The Moment the Cold War Ended (according to Anthony Robbins!) October 3, 2013Author: Beach Combing | in : Contemporary , trackback
***Thanks to SM!***
Anthony Robbins is a well meaning and (for tens of thousands of people) effective life-style coach. In his voluminous tapes, cds and books he includes endless anecdotes about his meetings with the great and the good of the earth. There is an element of name-dropping in some of this but SM (an old friend of this blog) sent the following gem in. AR found himself giving Michael Gorbachev a lift to New York on his jet (or actually a jet he had hired) and the two fell to talking. AR threw a series of probing questions at Gorbie and the obvious one, the one that you or I would ask was, when did the Cold War end. This is a transcript:
Mr Gorbachev, I appreciate the answer you gave me about what changed the world but I want the truth and he looked at me and I smiled and I said I want to know what really changed the world because I have this belief that what everybody looks for is the big thing that changes it all but what really changes things are little tiny things, little things make the big things possible. I said the big thing if obvious [the collapse of the Soviet economy?!?]… but I want to know what really made it possible and I said I got you for four hours, I’m going to get the answer…
At this point one can imagine Gorby’s horror. He had a headache as well.
He finally tells me ok I’ll tell you what it was that ended the Cold War, the end of demonization. I said what does that mean? He said well we knew that you Americans had to be kept in check or you would destroy the world… and he said that we knew what you thought about us, the Evil Empire… the bottom line is that we knew you were the enemy and we knew you were evil… pushing people, hurting people as a force. What changed the world was when we stopped seeing you that way, when I stopped seeing you that way.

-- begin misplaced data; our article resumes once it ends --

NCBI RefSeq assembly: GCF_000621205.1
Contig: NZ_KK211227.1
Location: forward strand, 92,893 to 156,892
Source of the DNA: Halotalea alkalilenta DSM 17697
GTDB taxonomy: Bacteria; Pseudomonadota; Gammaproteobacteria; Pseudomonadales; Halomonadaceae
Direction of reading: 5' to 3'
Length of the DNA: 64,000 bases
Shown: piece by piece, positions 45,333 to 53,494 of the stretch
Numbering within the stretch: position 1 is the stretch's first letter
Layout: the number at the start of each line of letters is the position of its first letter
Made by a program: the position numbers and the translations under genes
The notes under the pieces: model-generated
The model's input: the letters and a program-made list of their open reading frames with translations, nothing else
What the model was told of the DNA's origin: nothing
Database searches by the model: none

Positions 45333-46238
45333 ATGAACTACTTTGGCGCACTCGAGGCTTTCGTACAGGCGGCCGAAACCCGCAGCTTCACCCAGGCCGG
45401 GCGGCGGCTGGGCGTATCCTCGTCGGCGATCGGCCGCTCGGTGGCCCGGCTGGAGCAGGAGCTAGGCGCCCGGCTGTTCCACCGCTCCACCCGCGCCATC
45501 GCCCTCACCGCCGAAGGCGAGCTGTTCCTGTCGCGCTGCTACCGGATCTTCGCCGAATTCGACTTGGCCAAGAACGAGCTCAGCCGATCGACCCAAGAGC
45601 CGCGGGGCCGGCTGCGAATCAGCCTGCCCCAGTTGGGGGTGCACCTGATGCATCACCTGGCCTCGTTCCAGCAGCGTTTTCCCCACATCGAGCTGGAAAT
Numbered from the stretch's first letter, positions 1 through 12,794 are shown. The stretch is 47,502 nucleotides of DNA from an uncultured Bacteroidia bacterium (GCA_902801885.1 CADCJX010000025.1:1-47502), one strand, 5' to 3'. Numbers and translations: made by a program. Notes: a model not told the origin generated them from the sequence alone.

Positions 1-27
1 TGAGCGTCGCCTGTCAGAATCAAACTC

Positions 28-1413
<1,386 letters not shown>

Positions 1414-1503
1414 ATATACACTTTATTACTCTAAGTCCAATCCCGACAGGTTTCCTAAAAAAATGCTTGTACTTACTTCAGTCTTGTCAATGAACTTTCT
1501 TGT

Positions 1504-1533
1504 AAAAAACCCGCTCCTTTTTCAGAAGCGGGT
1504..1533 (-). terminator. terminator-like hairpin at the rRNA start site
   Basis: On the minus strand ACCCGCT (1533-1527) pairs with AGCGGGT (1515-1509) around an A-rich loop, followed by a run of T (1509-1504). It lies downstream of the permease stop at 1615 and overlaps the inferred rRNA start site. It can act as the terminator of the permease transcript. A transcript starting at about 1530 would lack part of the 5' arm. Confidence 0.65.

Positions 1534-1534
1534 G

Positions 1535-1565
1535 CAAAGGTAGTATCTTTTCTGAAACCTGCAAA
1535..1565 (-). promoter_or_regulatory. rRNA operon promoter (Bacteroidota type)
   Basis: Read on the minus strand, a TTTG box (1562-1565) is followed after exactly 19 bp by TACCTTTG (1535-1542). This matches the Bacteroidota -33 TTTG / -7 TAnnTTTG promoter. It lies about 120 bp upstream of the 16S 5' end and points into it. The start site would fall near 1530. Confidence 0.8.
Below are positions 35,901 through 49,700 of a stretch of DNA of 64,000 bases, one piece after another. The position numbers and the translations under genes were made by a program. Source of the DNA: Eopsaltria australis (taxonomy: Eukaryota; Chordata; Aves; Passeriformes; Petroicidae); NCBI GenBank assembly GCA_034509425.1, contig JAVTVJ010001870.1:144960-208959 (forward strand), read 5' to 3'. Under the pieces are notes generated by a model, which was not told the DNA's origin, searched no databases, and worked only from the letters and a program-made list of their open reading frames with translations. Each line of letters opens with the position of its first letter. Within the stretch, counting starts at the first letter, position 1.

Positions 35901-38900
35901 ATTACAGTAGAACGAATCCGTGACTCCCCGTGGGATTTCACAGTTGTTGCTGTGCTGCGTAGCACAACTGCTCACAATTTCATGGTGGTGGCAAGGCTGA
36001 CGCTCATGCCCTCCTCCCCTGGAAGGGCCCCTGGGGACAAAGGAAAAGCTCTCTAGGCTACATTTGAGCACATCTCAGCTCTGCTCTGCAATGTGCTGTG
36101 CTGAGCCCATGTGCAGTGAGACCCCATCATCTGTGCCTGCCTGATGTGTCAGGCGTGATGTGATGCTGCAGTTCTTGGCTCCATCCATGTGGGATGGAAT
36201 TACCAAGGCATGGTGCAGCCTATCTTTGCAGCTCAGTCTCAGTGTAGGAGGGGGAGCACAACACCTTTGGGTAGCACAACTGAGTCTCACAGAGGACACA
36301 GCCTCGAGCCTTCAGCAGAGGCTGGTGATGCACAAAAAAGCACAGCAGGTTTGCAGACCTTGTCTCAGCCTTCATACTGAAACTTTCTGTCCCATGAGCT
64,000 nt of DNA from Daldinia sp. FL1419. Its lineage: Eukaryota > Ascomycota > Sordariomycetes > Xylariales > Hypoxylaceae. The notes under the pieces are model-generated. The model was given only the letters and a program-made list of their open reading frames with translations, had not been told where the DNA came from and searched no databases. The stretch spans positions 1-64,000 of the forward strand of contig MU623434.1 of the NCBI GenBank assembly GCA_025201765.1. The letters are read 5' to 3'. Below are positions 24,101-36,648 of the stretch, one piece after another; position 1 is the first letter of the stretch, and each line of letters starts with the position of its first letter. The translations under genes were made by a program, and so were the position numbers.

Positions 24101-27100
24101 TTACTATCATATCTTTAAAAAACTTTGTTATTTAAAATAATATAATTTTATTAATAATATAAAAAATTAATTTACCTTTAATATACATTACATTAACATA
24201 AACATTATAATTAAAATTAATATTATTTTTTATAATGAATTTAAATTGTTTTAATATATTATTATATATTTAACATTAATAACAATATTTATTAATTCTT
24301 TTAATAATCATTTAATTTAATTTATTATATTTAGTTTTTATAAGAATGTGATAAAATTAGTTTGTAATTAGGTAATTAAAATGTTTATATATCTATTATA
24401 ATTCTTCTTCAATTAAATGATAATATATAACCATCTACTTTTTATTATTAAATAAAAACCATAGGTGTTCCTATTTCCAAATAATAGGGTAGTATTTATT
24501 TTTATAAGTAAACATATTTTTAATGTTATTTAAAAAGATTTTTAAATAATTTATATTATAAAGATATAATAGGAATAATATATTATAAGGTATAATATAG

And the moment? Gorby replies that ‘it happened through time’ but AR keeps pushing and suddenly inspired MG remembers the second for him that the mental log jam broke. It is almost pathetic in its simplicity but given the personalities involved absolutely convincing.
The world changed the first time I had my first meeting with Ronald Reagan in Geneva … I will tell you the moment. We had been sitting for four hours arguing back and forth… What happened was that we were in this mad argument, worse and worse, going nowhere, all of a sudden this President Reagan stands up and says ‘this is not working’ with this weird look on this face and he says how about we start fresh? My name is Ron, may I call you Mikhail…. At that moment the world changed. He was no evil, he was no horrible [sic], he was such a nice man.
Perhaps the best thing about this anecdote is that po-faced contemporary historians, who typically spend their time decrying roll-back or discussing the merits of Soviet Communism will now be forced to cite an Anthony Robbins self-help tape. Any other end of Cold War moments, memories of a champagne party in London, for example: drbeachcombing AT yahoo DOT com
7 Oct 2013: Stephen D writes in: I would put in a word for 1st May, 1989, being the date of the meeting of the Hungarian Politburo at which each member realised that none of the other members believed in Communism any longer either. The next day, Hungarian border guards started to dismantle the fence and checkpoints that blocked the border with Austria, letting a flood of escapers across. I remember an interview with an East German who had heard the news, packed his bags, driven through the night and was in Vienna by the morning. It was a brave decision – nobody knew for certain what the Russian response would be – and deserves to be remembered. **** Norm K, meanwhile, shares this. ‘The catalyst for the end of the cold war was the young German man who landed the Cessna in Red Square. There was a big purge of the old guard generals after that security breach. The reality of a small plane breaching their iron curtain made their protection against cruise missiles look weak. The new generals were more open to change .Chaos theory at its best.’ **** Thanks Norm and Stephen!